Detective Chief Inspector Mercer was finishing his packing. He was a man in his late twenties or early thirties, with a lot of dark hair, worn rather long and a thick sensual face. His appearance was not improved by a puckered white scar which started at the cheekbone and gathered up the corner of the left eye so that it seemed permanently half closed. He had thick shoulders, a barrel of a chest, and legs disproportionately long for such a body.

The furnished room in Southwark which had been his home for the last two years held a bed, an armchair, a wardrobe and a chest of drawers and not much else. Emptying one of the small drawers, he pulled out a battered diary and thumbed through the pages. In the section headed ‘Useful Notes' there were half a dozen entries, each containing a girl's name followed by a telephone number. Mercer tore out the pages, dropped them into an ashtray, set fire to them and watched them burn. They had all been useful to him, and some of them had been fun too. He hoped he would be as lucky in Stoneferry, but he rather doubted it.

That evening, as they did every Tuesday, business permitting, Superintendent Bob Clark, the head of the uniformed branch at Stoneferry, and his wife, Pat, drove round after dinner to play bridge with Murray Talbot, and his wife, Margaret. Murray Talbot was a J.P. and chairman of the local bench, and before the game started, whilst Margaret was cutting sandwiches and Pat was helping her with the coffee, the two men sometimes talked business.

Bob Clark said, “The new man starts tomorrow. Name of Mercer. Youngish, I'm told. Probably a bit of a new broom.”

“No harm in that,” said Talbot. “I liked Watkyn well enough. We all did. But he was a sick man towards the end. He may have slipped a bit.”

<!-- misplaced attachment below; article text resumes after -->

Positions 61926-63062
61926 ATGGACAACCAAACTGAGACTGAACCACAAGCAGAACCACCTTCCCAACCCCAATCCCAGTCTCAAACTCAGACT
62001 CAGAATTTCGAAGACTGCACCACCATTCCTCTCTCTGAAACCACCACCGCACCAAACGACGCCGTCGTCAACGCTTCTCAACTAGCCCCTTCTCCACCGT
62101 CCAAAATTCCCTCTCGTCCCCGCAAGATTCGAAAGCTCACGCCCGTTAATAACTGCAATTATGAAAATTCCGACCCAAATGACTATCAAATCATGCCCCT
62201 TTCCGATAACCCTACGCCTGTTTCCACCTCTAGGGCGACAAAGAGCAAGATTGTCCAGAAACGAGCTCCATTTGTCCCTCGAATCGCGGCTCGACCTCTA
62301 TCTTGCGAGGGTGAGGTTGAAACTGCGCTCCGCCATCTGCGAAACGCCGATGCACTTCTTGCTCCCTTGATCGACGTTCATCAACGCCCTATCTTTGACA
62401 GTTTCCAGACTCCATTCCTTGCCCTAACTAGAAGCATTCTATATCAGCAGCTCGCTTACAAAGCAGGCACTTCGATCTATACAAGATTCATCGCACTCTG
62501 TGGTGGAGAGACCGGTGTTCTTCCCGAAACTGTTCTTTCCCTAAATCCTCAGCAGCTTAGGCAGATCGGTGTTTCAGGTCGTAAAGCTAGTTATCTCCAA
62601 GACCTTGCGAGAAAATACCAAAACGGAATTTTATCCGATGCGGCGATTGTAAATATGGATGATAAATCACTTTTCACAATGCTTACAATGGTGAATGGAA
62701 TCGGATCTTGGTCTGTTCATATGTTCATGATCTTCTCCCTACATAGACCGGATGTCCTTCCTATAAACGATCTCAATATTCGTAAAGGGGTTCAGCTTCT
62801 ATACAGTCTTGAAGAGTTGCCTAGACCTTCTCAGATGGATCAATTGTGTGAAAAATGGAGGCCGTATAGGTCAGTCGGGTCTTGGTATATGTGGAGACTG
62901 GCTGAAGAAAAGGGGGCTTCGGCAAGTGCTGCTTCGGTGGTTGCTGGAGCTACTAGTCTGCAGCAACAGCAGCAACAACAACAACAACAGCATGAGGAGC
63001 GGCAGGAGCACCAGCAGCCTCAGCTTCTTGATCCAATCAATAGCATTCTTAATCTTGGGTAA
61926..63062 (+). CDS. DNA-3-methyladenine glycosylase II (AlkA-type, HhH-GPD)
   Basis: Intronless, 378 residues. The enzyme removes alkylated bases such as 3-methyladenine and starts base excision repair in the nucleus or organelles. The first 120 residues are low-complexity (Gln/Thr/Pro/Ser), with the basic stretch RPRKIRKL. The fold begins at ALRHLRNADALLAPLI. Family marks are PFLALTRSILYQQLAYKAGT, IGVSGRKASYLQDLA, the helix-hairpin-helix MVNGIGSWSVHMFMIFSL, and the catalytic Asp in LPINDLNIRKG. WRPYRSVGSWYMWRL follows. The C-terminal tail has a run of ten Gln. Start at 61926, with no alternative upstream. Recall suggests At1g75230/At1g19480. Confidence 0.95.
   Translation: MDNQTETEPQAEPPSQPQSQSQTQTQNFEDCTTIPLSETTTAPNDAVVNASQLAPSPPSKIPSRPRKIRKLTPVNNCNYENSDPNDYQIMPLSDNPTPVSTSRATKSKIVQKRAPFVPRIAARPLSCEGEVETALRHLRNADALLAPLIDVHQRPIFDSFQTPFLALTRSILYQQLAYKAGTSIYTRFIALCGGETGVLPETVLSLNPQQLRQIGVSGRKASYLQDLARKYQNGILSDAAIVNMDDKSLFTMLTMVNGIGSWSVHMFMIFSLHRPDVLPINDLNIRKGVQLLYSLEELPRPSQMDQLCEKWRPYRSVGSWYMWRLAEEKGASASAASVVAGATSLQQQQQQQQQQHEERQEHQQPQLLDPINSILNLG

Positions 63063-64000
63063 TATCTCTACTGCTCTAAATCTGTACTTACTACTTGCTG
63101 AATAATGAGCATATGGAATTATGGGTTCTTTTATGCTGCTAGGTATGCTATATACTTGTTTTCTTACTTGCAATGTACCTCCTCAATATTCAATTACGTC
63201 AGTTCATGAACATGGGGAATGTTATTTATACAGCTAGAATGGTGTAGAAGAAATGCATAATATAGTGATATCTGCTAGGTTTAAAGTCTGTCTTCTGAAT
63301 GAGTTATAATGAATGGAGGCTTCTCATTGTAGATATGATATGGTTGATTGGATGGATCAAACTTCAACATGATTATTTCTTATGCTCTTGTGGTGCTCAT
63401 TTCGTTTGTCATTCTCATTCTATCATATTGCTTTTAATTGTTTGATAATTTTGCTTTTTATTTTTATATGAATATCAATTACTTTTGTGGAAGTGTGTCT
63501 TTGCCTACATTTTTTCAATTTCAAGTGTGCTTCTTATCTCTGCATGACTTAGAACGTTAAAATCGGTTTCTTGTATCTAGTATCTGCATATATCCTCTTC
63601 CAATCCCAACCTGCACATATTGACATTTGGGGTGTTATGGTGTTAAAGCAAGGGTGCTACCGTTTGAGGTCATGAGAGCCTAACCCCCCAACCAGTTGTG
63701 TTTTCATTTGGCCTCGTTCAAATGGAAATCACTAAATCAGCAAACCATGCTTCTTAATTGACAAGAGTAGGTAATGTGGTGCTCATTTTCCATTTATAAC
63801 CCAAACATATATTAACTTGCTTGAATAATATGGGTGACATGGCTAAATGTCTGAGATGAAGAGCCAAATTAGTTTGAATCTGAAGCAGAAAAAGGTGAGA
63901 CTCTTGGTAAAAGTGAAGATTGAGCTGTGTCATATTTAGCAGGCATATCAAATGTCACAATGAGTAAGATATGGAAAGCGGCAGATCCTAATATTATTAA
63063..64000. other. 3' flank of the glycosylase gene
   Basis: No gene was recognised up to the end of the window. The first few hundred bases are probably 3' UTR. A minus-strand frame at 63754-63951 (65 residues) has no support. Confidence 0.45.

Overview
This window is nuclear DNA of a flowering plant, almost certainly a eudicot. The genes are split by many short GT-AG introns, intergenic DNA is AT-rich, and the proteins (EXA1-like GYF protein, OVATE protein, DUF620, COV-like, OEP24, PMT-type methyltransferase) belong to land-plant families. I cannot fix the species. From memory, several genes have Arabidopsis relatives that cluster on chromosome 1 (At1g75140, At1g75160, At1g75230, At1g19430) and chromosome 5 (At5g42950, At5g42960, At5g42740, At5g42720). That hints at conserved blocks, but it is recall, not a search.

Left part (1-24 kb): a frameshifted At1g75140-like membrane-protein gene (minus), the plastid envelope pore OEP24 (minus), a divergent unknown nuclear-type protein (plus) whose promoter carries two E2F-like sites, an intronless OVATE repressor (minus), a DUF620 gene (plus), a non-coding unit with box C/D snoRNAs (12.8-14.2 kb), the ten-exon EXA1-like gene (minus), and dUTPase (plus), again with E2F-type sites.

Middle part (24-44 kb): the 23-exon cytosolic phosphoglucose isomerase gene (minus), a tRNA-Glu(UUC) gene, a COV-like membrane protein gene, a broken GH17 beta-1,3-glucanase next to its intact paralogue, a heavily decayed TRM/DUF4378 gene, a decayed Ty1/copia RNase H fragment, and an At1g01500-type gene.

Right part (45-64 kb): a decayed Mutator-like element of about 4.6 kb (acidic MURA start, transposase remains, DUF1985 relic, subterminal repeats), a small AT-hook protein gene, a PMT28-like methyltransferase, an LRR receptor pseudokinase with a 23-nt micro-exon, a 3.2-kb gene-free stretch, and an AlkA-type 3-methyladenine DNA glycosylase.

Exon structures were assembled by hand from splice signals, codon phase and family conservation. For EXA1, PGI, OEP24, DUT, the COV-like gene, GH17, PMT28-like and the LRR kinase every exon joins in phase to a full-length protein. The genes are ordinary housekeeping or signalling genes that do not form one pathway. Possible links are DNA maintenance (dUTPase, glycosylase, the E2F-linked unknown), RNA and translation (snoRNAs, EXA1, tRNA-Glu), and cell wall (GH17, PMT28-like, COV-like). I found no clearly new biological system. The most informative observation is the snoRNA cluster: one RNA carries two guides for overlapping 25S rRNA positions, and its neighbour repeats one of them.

“If he did,” said Bob Clark, “it wasn't reflected in the crime statistics. Do you realise that this station has the highest average in the Division for indictable crimes cleared up?”

“Good show. I expect you'll get a medal when you retire next year. If they decide to give you a gold watch, I'll open the subscription list.”

The words were spoken flippantly, but the sincerity behind them pleased the Superintendent. He was saved the trouble of answering by the return of the ladies.

It was half-past six and the sun, which showed blood-red through the early morning mist, had no warmth in it. Michael Drake-Pelley and Frank, naked as the day they were born, hauled themselves out of the black and smoking waters of the Thames by means of an overhanging bough, and stood on the narrow strip of shingle which formed the up-river point of Westhaugh Island.

“That was fun,” said Michael.

“L—l—l—Lovely,” said Frank.

Their towels were in the punt which was hitched to a willow. As they went to fetch them Michael caught his foot in something, tumbled forward onto his knees and uttered a word which, at fourteen, should not have been in his vocabulary.